The best part about being a concealed carrier is no one has to know. If done right, I can conceal a pistol on me and go the entire day without anyone even noticing. It’s great! The bad side of that is that because no one knows, there’s awkward moments when someone finds out by either pressing in for a hug, jokingly jabbing at my gut, or even accidentally brushing past me.

It almost always results in that shocked look in their eyes before they usually move past it. I’ve never had someone press the issue but I know it’s just a matter of time. I’m undecided as to whether I’ll tell’em or simply switch subjects and try to move on.

If you think I missed one, feel free to put it in the comments below. And, as always, carry on!

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  • Tom

    Part of the problem for CLB Carry is that almost every Holster is incorrectly made. This results in the Grip pointing towards the wrong Hip. For Right Handed Shooters the left hip and for left handed shooters the right hip. This is because most Holster Manufacturers simply take an Appendix Carry Holster, slightly modify, and call it CLB. This whole concept is incorrect. I am primarily right handed. I carry CLB. The Grip points towards my right hip for ease of grip and draw. There are 2 ways to accomplish this. 1. Custom built Holsters – my preference in that I have Crimson Sights installed. 2. Buy the opposite side. So a right handed shooter buys a CLB designated for a left handed shooter (hard to find) and a left handed shooter buys a CLB designated for a right handed shooter (easy to find).

    I do not understand why holster manufactures do not fix this problem.

  • Ted Hatfield

    I ‘feel your pain’ RE the above issues! I have, however, ‘created’ one rather nice work-around for the holster-under-the-seat-belt problem: since it’s legal in my state to openly carry in a vehicle (even without a carry permit!) I merely ‘install’ a Velcro-fronted soft holster between the seat and console of my truck and transfer my pistol to and from as needed. I can also throw a towel over it if pulling into a drive-through or talking to someone through the window.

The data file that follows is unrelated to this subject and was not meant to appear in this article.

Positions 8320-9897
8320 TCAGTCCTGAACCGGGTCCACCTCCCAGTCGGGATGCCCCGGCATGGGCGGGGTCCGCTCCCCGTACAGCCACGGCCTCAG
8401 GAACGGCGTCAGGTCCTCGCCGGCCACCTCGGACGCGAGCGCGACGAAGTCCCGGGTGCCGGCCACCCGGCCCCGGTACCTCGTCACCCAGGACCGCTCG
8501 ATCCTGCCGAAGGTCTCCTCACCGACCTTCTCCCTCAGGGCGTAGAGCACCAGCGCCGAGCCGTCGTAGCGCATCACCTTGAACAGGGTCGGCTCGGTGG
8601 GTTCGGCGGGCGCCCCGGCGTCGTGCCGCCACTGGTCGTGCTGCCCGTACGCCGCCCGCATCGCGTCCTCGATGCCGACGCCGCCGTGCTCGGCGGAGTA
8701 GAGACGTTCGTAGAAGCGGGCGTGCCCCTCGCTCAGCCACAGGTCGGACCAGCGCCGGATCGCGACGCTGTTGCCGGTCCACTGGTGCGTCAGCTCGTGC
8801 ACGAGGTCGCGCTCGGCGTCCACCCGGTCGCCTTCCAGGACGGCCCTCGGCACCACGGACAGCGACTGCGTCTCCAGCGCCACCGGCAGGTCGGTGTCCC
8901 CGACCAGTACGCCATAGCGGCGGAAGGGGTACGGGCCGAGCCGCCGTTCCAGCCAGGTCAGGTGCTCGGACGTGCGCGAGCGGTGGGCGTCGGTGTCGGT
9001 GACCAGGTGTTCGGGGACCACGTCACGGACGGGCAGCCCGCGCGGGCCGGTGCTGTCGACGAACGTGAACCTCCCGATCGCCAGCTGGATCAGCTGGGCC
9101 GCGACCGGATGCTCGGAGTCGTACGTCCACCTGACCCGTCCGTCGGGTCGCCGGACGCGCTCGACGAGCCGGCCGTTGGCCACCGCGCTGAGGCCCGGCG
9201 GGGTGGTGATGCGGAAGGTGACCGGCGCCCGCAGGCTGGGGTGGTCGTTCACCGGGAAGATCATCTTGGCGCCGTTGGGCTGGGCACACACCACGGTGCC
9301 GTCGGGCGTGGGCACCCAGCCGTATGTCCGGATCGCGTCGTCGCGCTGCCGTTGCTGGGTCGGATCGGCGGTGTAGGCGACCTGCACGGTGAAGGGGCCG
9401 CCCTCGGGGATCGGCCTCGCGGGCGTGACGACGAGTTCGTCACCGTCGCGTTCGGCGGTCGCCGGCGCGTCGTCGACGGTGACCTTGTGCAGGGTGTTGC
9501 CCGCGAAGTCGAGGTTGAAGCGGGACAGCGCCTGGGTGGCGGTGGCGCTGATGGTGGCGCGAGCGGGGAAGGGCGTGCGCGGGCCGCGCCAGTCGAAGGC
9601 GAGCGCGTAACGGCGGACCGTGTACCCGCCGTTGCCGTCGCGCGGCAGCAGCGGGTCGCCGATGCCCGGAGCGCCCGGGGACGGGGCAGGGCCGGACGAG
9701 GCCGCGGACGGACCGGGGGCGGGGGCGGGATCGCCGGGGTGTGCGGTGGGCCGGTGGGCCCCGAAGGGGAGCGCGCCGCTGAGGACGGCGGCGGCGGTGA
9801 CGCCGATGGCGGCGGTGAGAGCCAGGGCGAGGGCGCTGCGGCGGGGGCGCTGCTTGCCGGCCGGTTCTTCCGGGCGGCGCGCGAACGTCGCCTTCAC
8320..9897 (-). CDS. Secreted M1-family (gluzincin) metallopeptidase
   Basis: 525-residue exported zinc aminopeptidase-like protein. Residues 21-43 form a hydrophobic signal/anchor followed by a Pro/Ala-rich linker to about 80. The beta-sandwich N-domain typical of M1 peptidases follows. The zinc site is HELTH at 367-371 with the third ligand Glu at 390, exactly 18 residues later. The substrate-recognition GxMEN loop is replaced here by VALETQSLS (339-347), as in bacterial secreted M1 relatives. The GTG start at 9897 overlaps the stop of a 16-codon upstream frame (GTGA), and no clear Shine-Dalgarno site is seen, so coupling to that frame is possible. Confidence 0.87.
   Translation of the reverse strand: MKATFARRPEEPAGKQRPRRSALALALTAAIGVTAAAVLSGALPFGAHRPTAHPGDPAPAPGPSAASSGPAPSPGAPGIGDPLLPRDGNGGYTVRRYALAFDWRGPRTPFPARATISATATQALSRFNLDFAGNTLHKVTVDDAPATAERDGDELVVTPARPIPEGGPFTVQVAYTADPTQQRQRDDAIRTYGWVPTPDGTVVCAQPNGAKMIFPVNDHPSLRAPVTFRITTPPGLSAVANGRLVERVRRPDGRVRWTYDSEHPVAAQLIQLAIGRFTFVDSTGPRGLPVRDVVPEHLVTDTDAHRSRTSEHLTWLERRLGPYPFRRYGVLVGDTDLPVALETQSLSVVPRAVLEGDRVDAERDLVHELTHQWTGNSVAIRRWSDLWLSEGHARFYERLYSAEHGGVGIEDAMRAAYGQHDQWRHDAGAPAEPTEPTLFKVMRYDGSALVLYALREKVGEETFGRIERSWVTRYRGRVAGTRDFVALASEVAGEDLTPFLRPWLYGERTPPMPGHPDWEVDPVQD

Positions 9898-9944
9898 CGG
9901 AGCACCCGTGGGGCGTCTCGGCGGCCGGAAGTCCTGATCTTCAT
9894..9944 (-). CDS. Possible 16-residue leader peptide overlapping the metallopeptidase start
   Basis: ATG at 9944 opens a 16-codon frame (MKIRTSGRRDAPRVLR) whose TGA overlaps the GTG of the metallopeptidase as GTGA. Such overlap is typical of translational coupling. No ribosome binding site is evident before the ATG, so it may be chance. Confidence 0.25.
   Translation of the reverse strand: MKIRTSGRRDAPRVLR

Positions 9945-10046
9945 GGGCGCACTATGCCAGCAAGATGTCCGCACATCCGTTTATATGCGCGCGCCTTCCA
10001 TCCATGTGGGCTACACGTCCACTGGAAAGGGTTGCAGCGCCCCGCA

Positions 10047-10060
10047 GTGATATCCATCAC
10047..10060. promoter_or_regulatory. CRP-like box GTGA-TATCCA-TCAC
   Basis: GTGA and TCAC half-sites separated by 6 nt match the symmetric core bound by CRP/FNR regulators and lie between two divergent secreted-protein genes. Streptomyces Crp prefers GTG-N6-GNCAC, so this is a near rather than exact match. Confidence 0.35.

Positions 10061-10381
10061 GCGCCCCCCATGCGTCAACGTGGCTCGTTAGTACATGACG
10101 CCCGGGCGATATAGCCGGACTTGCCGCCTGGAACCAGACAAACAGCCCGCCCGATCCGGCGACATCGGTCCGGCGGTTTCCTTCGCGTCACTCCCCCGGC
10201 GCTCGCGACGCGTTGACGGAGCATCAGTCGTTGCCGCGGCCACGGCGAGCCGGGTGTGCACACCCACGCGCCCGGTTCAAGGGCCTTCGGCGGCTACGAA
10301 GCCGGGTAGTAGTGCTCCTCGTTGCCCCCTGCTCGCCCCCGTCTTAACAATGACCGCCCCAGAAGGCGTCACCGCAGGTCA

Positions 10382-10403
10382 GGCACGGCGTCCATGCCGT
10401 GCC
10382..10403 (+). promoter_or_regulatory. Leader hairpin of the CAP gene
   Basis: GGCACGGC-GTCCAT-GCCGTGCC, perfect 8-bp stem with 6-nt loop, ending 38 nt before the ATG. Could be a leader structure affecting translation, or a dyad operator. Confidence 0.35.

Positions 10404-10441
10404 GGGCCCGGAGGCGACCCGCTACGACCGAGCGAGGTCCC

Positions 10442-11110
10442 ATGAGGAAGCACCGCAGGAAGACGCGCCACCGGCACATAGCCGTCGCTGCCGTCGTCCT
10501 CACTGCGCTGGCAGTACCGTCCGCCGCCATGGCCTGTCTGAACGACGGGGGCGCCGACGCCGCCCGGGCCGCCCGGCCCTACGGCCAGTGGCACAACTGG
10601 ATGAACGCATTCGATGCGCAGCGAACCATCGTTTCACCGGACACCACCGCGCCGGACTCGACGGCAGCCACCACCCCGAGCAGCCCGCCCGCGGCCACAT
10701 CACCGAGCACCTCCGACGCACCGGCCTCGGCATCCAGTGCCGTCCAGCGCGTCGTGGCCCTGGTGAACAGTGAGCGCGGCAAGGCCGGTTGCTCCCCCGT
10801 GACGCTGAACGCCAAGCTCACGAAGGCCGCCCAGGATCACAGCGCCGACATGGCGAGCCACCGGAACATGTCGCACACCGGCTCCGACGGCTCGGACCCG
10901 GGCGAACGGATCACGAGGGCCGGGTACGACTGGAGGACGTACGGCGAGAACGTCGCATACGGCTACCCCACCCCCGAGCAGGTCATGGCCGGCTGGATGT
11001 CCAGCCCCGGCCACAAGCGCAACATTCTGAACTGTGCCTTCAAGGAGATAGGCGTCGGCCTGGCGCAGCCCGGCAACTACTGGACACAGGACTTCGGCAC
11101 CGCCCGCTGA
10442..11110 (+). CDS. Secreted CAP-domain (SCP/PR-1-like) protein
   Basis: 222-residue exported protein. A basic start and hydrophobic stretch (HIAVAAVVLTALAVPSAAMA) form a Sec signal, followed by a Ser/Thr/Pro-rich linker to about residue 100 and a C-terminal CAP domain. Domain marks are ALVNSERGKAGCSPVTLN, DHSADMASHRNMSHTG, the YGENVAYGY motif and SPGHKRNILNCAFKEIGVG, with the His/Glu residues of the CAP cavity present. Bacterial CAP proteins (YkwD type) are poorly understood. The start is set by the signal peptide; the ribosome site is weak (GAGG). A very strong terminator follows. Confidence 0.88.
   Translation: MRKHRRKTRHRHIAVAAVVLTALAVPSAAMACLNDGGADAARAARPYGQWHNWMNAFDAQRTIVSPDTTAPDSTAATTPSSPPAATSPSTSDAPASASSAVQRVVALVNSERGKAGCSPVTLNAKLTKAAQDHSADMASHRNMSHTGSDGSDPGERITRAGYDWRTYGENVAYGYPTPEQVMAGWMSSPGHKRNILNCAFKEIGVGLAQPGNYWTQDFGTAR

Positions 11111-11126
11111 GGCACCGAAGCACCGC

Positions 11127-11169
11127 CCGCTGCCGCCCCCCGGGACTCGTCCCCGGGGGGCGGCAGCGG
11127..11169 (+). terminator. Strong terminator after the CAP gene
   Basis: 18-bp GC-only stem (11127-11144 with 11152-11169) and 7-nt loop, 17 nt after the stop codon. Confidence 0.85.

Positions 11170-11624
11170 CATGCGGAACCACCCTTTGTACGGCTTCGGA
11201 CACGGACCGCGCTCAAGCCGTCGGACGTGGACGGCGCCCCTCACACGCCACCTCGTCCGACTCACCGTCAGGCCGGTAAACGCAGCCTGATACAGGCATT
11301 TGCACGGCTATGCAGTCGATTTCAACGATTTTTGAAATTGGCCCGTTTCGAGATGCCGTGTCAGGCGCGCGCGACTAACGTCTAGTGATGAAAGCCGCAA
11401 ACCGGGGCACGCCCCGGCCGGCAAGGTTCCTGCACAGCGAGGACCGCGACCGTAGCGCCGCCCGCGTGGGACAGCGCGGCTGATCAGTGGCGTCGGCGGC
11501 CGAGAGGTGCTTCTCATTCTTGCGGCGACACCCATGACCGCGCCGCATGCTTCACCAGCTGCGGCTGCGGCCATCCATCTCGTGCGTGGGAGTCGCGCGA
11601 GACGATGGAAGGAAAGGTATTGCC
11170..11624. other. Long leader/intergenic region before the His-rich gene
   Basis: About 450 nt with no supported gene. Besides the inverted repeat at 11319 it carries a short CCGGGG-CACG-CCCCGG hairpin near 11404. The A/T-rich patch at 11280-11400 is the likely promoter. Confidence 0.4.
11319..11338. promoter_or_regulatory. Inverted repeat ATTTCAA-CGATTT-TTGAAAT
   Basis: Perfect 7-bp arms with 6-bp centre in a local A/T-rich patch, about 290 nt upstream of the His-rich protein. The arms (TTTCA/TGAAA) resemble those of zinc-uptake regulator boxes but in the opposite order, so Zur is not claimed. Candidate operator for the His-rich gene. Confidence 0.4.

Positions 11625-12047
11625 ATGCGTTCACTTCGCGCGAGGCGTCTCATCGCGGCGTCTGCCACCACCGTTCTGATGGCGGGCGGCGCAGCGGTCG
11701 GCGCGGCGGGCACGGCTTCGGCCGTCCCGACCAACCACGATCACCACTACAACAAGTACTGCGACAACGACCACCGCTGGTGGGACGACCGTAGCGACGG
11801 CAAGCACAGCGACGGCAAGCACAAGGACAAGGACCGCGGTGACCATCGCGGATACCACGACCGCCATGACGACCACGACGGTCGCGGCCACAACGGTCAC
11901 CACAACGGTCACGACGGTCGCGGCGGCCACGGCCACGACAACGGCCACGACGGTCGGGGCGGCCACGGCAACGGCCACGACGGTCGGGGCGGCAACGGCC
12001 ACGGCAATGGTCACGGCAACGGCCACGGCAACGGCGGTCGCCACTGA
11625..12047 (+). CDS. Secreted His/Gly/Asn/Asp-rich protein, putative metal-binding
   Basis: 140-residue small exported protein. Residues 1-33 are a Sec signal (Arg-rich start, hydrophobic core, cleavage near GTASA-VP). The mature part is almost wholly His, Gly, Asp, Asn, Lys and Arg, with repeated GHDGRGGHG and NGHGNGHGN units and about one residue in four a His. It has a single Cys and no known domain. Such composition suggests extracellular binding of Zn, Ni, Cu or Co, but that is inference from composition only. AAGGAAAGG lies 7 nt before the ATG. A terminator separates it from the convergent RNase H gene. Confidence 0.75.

• Rogue Cheddar

    My biggest pain is not the uncomfortableness of carrying the gun, although it can irritate, it is the uncomfortableness of not carrying it when I get to work and have to unload it and lock it in a box in my car, because of company policy. I should be able to carry anytime, anywhere, but obviously my life is not my own. (Sigh)

  • Grimsinger

    Let’s see…I can provide a response to each of the following points mentioned in the article (in order).

    #1. This is why I carry concealed, using a small framed gun in a very effective holster. Nobody knows I’m carrying, and because nobody knows, neither I or they will have cause to be alarmed, insulted or offended. I pay no attention to establishment gun-free signs.

    #2. This is why I carry concealed, using a small framed gun in a very effective, comfortable holster.

    #3. This is why I carry concealed, using a small framed gun in a very effective and comfortable holster. I can drive all day and feel no discomfort. I wear my holster on the side.

    #4. This is why I carry concealed, using a small framed gun in a very effective, comfortable holster. I don’t even know I’m wearing it, which is the point. I never panic, either.

    #5. This is why I carry concealed, using a small framed gun in a very effective, comfortable holster. I do have an important rule I adamantly enforce: I don’t like to be touched. However, I also carry a multitool, extra mags in a multitool pouch (so nobody knows what they are) and small flashlight and can blame any unwarranted or inadvertant contact on them.